Although this monsoon season has not yet caused widespread flooding, last year marked the second consecutive year of extreme flash floods, which affected over 80,000 people around the country. This is in addition to 890,000 people being severely affected by prolonged drought in the Northern province the same year.
“The South Asian region is extremely vulnerable to climate change and extreme weather events, and it is something all Sri Lankans should be more worried about,” said Athula Seneratne, a researcher at the Climate Change Policy Network of Sri Lanka, explaining that the impending climate crisis did not have ‘administrative boundaries’.
“It affects every sector, from agriculture to fisheries. It is definitely something that needs to be priority, not just for people, but the government as well,” he said.
The Unequal Effects
In a landmark speech on climate action at the UN Headquarters in 2018, UN Secretary-General Antonio Guterres described the climate crisis as an “existential threat facing humankind.” But even as the world begins to face the consequences of global heating, it has become clear that there are those that are sheltered from this impending threat.
India’s heatwave has been felt most viciously by the poorest segments of society. The affluent are equipped with the resources to survive the heat, but the country’s poor have been compelled to walk for miles for water that is often muddy and unclean, and have suffered from wide-scale power outages.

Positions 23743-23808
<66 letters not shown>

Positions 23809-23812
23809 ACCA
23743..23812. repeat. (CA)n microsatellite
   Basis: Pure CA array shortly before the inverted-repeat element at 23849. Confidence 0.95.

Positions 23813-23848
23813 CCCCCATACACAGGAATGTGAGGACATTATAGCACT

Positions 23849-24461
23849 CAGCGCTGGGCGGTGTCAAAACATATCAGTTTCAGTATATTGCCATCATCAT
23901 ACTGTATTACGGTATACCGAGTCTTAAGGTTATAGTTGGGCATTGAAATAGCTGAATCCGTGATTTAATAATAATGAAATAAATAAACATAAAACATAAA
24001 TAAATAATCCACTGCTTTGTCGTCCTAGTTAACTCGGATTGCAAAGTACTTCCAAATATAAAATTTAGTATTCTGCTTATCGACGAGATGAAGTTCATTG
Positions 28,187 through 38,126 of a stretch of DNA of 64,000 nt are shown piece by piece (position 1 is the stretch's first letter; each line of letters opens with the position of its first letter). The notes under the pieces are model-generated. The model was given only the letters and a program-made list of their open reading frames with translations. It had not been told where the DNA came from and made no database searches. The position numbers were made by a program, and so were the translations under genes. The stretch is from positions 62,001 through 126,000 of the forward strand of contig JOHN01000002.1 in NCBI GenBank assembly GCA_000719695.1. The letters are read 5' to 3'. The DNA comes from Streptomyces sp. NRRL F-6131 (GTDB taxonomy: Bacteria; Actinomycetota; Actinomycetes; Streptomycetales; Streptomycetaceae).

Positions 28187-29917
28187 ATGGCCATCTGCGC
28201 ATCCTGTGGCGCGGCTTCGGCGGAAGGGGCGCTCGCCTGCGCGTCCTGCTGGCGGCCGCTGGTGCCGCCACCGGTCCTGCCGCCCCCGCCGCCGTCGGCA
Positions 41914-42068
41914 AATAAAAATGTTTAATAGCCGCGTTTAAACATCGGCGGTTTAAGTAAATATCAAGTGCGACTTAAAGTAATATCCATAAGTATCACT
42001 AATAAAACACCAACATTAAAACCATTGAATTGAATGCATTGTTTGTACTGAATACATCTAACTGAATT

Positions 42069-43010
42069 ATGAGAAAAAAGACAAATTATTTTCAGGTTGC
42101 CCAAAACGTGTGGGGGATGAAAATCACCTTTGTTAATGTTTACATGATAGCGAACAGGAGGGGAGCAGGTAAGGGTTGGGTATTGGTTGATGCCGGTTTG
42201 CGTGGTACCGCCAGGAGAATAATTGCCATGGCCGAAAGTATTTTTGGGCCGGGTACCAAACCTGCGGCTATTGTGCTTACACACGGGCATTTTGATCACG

This trend is prevalent in Sri Lanka too.
“Every year, Sri Lanka’s flash floods have destroyed people’s livelihoods, their homes, and given way to water shortages, disease outbreaks and mass evacuations,” said Lokupitiya. “[And] this was felt most severely by those in situations of poverty — especially urban poverty.”
Urban areas are particularly vulnerable to rising temperatures, because, in Sri Lanka, many are located in the wet zone, making them more prone to flooding and droughts. For the country’s urban poor, this could mean losing access to drinking water and increased exposure to disease outbreaks.
“It is not surprising that the most vulnerable will be the first to feel the effects of this,” said Lokupitiya. “But at some point, it will come for everyone.”
Climate-related issues currently fall under the ambit of the Environment Ministry, which is concerned with the long-term effects of climate change, and the Ministry of Disaster Management, which handles sudden occurrences — such as floods and drought. But a lack of cohesion and coordination between them has prevented optimal results, Seneratne explained.
In the course of his work, Seneratne has realised that a change in government policy is only possible in a country like Sri Lanka if sufficient pressure is put on policymakers by the people.
“Our government functions in a manner [in which] they give the most politically pressing issue at the moment [the] most of their attention. We need to make this a politically pressing issue for them, in order for policy to move forward,” he said.
Lokupitya echoes this sentiment. She believes that the severity of the problem is something that the public needs to be made more aware of, as that is the only way change will come into effect. “We no longer refer to it as ‘climate change’,” she said, “but a ‘climate crisis’. Because that is what it is. [And] Sri Lanka really needs to start treating this as a crisis as well.”